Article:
Given what I have learned thus far, it would seem to me that the objectives of the closing the gap campaign, the Emergency Response, and other current initiatives and proposed efforts of the Government will be best achieved in partnership with indigenous peoples’ own institutions and decision-making bodies, which are those that are most familiar with the local situations.
It is worth stressing that during my visit, I have observed numerous successful indigenous programmes already in place to address issues of alcoholism, domestic violence, health, education, and other areas of concern, in ways that are culturally appropriate and adapted to local needs, and these efforts need to be included in and supported by the Government response, both logistically and financially.
In addition, international human rights norms, including those contained in the United Nations Declaration, affirmatively guarantee the right of indigenous peoples to participate fully at all levels of decision making in matters which may affect their rights, lives and destinies, as well as to maintain and develop their own decision-making institutions and programmes. Further, adequate options and alternatives for socio-economic development and violence prevention programmes should be developed in full consultation with affected indigenous communities and organisations.
Furthermore, it is important to note that securing the rights of indigenous peoples to their lands is of central importance to indigenous peoples’ socioeconomic development, self-determination, and cultural integrity.
Continued efforts to resolve, clarify, and strengthen the protection of indigenous lands and resources should be made... initiatives to address the housing needs of indigenous peoples, should avoid imposing leasing or other arrangements that would undermine indigenous peoples’ control over their lands.
Stop the NT Intervention
Support the
Ampilatwatja walk off!

Dear Trade Unionists and supporters of Aboriginal rights,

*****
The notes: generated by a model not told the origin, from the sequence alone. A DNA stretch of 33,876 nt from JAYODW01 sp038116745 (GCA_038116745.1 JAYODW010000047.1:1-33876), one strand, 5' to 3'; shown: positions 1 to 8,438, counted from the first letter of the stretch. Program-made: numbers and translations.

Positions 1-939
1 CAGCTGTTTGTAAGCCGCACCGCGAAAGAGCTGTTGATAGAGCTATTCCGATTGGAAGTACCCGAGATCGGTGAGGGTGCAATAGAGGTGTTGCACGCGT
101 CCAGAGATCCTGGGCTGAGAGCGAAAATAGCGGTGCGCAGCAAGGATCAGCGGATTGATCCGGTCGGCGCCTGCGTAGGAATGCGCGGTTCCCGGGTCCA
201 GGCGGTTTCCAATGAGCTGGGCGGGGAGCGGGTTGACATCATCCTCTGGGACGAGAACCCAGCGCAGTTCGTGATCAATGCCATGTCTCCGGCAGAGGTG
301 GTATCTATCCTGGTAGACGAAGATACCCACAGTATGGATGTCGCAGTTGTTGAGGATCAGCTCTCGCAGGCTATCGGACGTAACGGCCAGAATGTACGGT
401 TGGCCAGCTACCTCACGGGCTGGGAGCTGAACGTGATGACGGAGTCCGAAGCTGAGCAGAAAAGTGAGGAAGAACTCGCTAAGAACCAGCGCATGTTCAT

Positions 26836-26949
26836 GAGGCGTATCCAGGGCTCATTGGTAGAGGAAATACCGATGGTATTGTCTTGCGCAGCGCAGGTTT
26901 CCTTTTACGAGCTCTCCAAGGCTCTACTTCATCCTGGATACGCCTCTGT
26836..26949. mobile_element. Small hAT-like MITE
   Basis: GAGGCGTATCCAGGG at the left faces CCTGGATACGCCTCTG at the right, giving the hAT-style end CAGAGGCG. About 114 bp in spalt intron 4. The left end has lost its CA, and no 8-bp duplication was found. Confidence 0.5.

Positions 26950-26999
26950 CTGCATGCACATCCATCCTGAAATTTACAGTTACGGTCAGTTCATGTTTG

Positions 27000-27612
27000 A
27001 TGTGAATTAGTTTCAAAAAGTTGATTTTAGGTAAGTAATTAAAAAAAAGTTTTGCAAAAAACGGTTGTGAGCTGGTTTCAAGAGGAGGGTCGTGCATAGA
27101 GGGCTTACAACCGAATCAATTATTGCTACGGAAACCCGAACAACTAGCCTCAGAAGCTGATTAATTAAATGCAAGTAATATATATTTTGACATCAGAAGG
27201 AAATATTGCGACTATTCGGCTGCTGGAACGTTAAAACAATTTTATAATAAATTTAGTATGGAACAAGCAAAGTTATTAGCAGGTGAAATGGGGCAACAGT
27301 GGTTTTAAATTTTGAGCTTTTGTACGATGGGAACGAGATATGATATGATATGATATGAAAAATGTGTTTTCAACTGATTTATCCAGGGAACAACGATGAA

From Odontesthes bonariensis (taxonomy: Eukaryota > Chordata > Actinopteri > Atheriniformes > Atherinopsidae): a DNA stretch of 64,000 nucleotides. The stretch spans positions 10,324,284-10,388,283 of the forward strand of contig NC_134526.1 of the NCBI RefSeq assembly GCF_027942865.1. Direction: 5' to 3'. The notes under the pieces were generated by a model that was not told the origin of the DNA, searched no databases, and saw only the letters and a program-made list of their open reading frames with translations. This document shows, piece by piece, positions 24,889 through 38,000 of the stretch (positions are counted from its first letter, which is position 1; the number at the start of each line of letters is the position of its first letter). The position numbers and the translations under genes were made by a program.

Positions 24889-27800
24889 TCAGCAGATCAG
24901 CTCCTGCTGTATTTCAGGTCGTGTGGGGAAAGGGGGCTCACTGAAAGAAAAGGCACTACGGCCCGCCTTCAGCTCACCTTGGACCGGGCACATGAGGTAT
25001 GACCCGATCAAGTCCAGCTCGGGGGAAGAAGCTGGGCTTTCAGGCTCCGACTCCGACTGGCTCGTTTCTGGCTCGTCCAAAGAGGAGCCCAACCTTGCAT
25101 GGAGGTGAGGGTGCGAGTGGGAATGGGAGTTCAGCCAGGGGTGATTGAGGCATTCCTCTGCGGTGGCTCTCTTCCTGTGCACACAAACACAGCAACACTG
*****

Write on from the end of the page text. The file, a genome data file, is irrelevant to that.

We’re writing to you from our protest camp in the desert, asking for your support in our struggle for basic services and rights that many in the cities take for granted.
On July 14 we, elders from the Ampilatwaja community, three hours north-east of Alice
Springs, walked out of our houses and set up camp in the bush. We are fed up with the federal governments Northern Territory Intervention, controls and measures, visions and goals forced onto us from outside. We felt we were an outcaste and isolated from all decision making – there has been no meaningful consultation.
We had been waiting with patience to see where this Intervention was heading, hoping there maybe some humanity and compassion towards our Indigenous people, some respect to bring us back into the discussion process to have a say in what is happening on our community. Instead our leaders and elders are treated with contempt, shown no respect, degraded, treated as lower class outsiders.
The NT Intervention hasn’t brought any improvements to our people’s lives. It hasn’t brought us any new houses. And, despite the fact that in Ampilatwatja, many of us are living in tin sheds with leaking sewerage, Aboriginal affairs minister Jenny Macklin has told us Ampilatwatja won’t be one of the communities to get new houses built.
Instead, the NT Intervention has meant more hardship and shame for our people. We’re suffering under the welfare quarantining system- 50% of Aboriginal people’s welfare payment is converted into Basics cards, which we can only use at certain shops. Elders who have gone through earlier welfare days are feeling degraded - it’s same old ration days of, flour, tea and sugar and some clothing.